So what did we do, resourceful expats in Asia that we are? We went to Sakae Sushi, of course. But I am not a sushi eater myself, and I still had Thanksgiving on my mind, so I ordered my first pumpkin tempura. It’s not made with the “traditional” pumpkin but with a lighter, sweeter Japanese pumpkin, tending more toward the butternut squash camp. Still, it’s yummy, with a buttery, melt-in-your-mouth texture and just a hint of the autumn we were craving.

Monday, November 26, 2007

Remembering Florida

Recently, I’ve been editing and writing Florida-related passages, and some of them have vividly reminded me of what it was like growing up there. A week or two into the work, I found myself homesick for someplace I haven’t lived in a dozen years or so. True, we have steamy heat and palms and mangroves and shore birds and lizards here in Singapore, too. But there’s much that I miss, at least the way I remember it.

I miss the clack-clack of high-heeled sandals in the tiled, fountain-filled courtyard of the Columbia restaurant in St. Augustine. I miss Ybor City, Tampa’s historical district and home of amazing Cuban food and atmosphere. I miss hearing the rolling syllables of Spanish after every English announcement.

I miss watching the east-coast beaches shimmering during thunderstorms. I miss the beaches at night. I remember getting up in pitch blackness and reaching the beach just in time to see a massive sea turtle crouching over a hole in the sand, dropping dozens of eggs the size of golf balls before shuffling imperturbably back into the sea.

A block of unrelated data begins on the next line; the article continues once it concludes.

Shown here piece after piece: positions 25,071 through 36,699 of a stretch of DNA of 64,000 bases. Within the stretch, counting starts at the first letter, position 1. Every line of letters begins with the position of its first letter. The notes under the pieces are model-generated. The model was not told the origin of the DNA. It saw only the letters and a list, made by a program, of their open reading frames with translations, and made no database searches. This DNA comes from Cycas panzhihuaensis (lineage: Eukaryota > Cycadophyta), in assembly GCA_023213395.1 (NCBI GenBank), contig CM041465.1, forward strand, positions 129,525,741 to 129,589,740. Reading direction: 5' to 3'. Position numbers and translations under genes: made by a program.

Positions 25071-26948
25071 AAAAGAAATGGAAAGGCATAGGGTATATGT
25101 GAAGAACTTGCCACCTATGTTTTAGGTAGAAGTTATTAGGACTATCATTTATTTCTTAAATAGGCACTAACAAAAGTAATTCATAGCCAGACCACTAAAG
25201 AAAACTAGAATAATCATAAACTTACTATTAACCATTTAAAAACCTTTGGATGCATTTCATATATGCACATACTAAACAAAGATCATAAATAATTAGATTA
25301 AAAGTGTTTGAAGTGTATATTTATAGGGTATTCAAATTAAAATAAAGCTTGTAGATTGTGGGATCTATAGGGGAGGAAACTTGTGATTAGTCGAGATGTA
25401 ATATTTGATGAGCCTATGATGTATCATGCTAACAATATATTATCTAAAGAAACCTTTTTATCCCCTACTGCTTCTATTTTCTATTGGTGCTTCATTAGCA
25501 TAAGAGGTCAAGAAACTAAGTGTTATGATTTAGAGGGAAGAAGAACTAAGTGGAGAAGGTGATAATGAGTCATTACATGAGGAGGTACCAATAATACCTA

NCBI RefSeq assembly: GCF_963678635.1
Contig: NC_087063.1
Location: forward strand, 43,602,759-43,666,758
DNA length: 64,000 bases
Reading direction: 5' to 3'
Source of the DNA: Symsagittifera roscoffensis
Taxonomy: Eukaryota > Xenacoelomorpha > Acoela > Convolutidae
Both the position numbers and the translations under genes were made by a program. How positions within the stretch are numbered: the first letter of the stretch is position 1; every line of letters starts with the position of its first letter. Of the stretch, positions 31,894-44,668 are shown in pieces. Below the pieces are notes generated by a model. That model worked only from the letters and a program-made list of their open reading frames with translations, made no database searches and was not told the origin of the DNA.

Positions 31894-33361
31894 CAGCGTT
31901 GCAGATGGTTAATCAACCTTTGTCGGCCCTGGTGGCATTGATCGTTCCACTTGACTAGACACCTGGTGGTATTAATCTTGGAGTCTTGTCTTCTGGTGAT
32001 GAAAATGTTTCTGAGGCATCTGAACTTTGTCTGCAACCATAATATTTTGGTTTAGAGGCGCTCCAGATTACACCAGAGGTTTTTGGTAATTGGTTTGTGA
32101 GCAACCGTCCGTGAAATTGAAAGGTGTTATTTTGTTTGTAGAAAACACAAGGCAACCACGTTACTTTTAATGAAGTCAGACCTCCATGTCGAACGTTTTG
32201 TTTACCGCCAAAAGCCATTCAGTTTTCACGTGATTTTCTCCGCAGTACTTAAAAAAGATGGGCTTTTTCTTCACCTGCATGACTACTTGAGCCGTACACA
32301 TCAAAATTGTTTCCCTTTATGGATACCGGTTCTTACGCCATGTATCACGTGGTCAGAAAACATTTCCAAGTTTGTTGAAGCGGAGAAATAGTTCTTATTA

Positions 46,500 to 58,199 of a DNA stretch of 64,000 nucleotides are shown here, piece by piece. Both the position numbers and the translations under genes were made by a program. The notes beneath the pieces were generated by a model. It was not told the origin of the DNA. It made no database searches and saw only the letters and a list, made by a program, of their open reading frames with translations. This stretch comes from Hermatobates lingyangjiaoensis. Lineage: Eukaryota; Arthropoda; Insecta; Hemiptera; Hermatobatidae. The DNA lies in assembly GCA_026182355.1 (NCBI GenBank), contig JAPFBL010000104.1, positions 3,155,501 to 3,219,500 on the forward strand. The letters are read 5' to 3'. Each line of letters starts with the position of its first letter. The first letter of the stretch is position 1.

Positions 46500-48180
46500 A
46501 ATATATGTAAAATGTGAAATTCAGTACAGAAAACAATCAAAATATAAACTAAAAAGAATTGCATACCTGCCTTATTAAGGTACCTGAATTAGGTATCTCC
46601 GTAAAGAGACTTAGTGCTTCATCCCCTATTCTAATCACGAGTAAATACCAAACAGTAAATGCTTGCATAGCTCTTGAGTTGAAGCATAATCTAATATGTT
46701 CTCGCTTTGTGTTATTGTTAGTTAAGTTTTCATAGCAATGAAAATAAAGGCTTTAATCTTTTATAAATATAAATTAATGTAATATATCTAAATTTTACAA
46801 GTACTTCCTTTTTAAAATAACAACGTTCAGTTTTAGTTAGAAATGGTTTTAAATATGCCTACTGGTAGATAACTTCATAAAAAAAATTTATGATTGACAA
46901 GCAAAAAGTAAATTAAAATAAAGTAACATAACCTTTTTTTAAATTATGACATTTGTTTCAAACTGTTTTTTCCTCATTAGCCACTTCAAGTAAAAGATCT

I miss playing one-on-one basketball and shell games with the dolphins just up the road at Marineland - nothing in the world lifts the spirits like delighting a dolphin, especially when no one else is around - before some stupid kid threw something dangerous in and they had to put up fences.

I miss my maternal grandmother’s house, just across the bridge from the ocean, and the way the sand clung to our feet after a day on the beach. I even miss her refusal of air-conditioning. Now I see it was just an extension of her love of the old Florida ways.

I miss Southern sweetened iced tea, more plentiful than water, always the perfect taste, always ice-cold. I love that my paternal grandmother, no matter where she is in the world, just can’t stop herself from asking for “sweet tea.” I feel the same.

I am going back for a week or so in December, to visit and to try to adjust to the inevitable changes. Even so, when I dream of Florida, I think I will still see what I miss, what I remember.

Thursday, November 22, 2007

Thanksgiving, Sort Of

We scheduled our Thanksgiving meal at the American Club for lunchtime, because they were sold out at dinner. I asked Joey, “Are you sure noon would be okay?” He looked at me and shrugged. “Why wouldn’t it be?”

Because he didn’t get the day off, that’s why.

So in between meetings, he met me for Thanksgiving lunch. Among our fellow diners were a few American families also celebrating the holiday, but most people there were Singaporeans having everyday business lunches.

There was no Macy’s parade - at least, not until 11 p.m. our time, and then it wasn’t carried on any of our cable channels. There was no kickoff to Christmas; with no Thanksgiving holiday to keep the Singaporean retailers in check, it’s been the “Christmas shopping season” since the beginning of November. And, speaking of kickoffs, there was no American football, either.